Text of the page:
Similar questionings mark Roth’s otherwise disparate American Pastoral, with its ambiguous hero Seymour (“Swede”) Lvov hero, a former schoolmate and athletic star who has inherited a large glove manufacturing business from his uneducated Jewish immigrant father and moved to the well-to-do Jewish suburb of Old Rimrock with his Irish Catholic wife Dawn. Swede’s inability to question anything about his own success in America leaves him blind to the subjugation of women and African Americans to explore how Jews became white in America by using the Irish as a model. His second wife also appears to be a non-Jew, implying unwillingness to query the white male privilege by which he lives. The novel closes with a garden party thrown by the Lvovs in 1973. There Swede re-encounters the daughter whom he finds has killed three more people in service of her ”revolution”. Dawn takes an opposite attitude. Now Blacks were making the same migration from Newark as the Jews.

The Plot Against America (2004) is a muted post-Orwellian novel that offers an alternative history set in a reimagined 1940s America where a young Roth and his lower middle-class Jewish family confront a society in which fascist forces have come to power under the presidency of Charles Lindbergh and the tirades of Father Coughlin, the anti-Semitic Detroit priest and his Christian Front clubs. Lindbergh founds the benignly-named Office of American Absorption led by the equally anti-Semitic automotive baron Henry Ford, who subsidized publication of the four-volume The International Jew: the World’s Foremost Problem (1920-22) and the United States publication of The Protocols of the Elders of Zion, a 1903 Russian anti-Jewish forgery in 1903. An aunt’s husband, Rabbi Bengelsdorf, who succeeds Ford as head of the Office of American Absorption, offers little improvement, while Roth depicts the principled and often courageous if also hot-headed broadcaster and journalist Walter Winchell as “a Jew of the coarsest type”. Roth went on to deny obvious parallels today between his alternative history and current politics: “It is easier to comprehend the election of an imaginary President like Charles Lindbergh than an actual President like Donald Trump”.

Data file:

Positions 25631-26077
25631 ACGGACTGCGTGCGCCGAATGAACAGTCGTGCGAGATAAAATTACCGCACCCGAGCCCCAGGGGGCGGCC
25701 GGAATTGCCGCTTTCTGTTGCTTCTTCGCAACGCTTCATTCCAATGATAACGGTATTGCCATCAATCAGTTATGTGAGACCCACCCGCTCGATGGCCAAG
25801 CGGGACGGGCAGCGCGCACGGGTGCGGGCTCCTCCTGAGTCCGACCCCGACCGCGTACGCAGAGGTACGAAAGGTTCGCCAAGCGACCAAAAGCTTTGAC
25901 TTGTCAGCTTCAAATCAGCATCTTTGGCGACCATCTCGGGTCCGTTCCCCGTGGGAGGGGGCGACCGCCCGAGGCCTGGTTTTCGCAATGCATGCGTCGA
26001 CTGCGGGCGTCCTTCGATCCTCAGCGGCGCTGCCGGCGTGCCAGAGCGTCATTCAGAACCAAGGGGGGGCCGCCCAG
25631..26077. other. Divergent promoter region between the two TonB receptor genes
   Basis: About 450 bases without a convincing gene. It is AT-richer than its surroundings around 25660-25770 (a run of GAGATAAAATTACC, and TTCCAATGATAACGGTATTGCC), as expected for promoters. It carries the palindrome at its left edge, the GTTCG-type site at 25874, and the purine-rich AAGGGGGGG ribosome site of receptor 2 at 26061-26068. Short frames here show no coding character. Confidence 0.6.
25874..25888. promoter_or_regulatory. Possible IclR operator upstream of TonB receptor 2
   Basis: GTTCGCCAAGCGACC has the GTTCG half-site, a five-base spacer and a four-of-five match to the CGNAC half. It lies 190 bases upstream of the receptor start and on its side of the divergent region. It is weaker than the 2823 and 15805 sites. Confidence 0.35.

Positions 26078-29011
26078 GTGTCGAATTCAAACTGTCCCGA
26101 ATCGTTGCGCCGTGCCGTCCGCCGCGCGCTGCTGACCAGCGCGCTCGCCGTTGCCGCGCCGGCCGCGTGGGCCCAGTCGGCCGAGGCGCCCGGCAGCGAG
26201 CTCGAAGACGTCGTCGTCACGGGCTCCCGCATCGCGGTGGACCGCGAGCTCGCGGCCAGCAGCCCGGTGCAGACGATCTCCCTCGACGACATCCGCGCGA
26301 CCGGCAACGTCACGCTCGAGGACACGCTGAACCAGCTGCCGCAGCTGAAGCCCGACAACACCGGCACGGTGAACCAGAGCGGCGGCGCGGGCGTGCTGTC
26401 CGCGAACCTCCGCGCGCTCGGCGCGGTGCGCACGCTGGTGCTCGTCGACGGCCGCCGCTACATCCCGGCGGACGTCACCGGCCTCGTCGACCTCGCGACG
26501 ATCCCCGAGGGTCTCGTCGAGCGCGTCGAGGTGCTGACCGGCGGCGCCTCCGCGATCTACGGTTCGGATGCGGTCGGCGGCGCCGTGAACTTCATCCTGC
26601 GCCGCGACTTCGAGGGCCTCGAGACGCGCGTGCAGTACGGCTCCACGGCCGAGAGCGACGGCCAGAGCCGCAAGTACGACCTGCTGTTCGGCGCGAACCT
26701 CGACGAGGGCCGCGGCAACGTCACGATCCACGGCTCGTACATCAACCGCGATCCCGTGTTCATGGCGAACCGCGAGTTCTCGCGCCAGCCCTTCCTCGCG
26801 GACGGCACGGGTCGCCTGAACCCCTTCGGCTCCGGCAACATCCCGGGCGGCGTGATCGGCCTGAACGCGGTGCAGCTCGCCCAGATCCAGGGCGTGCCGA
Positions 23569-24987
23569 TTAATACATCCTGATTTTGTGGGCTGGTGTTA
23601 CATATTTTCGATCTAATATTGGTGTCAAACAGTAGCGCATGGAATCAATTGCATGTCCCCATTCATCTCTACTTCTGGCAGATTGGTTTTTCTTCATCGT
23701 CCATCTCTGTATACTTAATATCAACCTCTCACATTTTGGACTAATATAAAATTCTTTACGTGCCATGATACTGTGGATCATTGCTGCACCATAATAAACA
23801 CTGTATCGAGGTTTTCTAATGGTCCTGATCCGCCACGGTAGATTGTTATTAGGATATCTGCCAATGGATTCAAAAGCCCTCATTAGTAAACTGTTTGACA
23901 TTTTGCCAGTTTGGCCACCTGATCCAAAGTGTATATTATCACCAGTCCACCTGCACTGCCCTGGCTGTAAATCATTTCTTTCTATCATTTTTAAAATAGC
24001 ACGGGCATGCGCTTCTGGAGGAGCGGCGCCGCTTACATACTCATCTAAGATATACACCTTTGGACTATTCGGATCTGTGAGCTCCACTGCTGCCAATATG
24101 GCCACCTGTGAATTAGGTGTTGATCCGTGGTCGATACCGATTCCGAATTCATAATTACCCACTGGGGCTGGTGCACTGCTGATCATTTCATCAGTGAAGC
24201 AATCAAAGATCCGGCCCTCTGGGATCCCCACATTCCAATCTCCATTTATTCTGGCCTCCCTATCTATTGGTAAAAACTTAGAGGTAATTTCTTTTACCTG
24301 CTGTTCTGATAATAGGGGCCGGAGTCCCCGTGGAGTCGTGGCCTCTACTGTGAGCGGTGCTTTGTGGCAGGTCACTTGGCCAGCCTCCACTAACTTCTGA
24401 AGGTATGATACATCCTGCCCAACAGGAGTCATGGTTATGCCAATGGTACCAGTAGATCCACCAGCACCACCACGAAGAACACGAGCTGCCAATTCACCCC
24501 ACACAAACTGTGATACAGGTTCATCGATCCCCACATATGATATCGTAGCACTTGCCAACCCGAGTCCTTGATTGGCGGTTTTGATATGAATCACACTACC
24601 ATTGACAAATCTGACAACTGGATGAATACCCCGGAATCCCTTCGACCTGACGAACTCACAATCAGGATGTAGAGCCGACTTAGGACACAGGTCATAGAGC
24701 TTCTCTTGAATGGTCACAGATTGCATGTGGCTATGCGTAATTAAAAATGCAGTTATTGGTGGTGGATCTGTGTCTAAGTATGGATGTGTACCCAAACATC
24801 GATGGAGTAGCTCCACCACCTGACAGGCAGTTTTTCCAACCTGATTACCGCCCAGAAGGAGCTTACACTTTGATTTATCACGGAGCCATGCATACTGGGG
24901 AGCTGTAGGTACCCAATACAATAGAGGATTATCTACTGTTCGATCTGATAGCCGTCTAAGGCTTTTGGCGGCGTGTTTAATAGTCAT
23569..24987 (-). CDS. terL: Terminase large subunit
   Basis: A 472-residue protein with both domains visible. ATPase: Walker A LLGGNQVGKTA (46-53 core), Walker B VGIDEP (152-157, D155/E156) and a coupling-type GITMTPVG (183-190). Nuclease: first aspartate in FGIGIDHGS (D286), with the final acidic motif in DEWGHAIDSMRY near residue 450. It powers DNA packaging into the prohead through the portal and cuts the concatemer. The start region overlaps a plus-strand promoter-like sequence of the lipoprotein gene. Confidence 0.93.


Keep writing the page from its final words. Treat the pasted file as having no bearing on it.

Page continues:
O’Brien sent draft chapters of her 2015 novel The Little Red Chairs to Roth as she wrote them, a sign of their growing intimacy. The enigmatic title refers to the beleaguered Yugoslavian city’s commemoration on April 6. 2012, to set out 11,541 red chairs on the high street, one for every Sarajevan killed during the 1425 days of siege, together with 643 small chairs, one for each child killed as well. The novel tells the story of Dr. Vladimir Dragan who arrives at the West of Ireland village of Cloonoila. There he begins an affair with the childless protagonist Fidelma. It turns out that he is hiding from the consequences of his role in Yugoslav war crimes, for which he is arrested and then imprisoned in The Hague. Meanwhile Fidelma suffers a brutal rape by three of Dragan’s former henchmen who betray him for a reward. She moves to London where she finds work as a cleaner and comfort in Dragan’s later trial for war crimes. The novel suggests that hybrid identities, cultures and ideas can ameliorate the excesses of berserk patriotism.

Dan O’Brien generally handles the complex ideas of Fine Meshwork well though occasionally hides behind efforts to pull his punches. For example, in chapter four, “A Harp in the Hallway”, he writes that “A Jewish version of Horatio Alger has become a point of entry for some mainstream Jewish organizations to adopt a racist attitude against African Americans especially and to oppose affirmative action for people of color” without giving a single example in his main text (and only a brief mention in the notes). A few lines later he adds in light of the shifting scales, “The novel’s closing scene can be reread in light of the shifting scale of racial Otherness”, again without an example. Of course, many things can be read as something else, but one wishes for one or two more instances here. Again, the very next chapter informs us that Thomas “Sutpen’s insolvency following the Civil War can be taken as a moral judgment on the moral bankruptcy of the plantation class”, again without any argument why it should be taken that way. Despite such occasional lapses, Fine Meshwork remains a strong first book by a promising young scholar.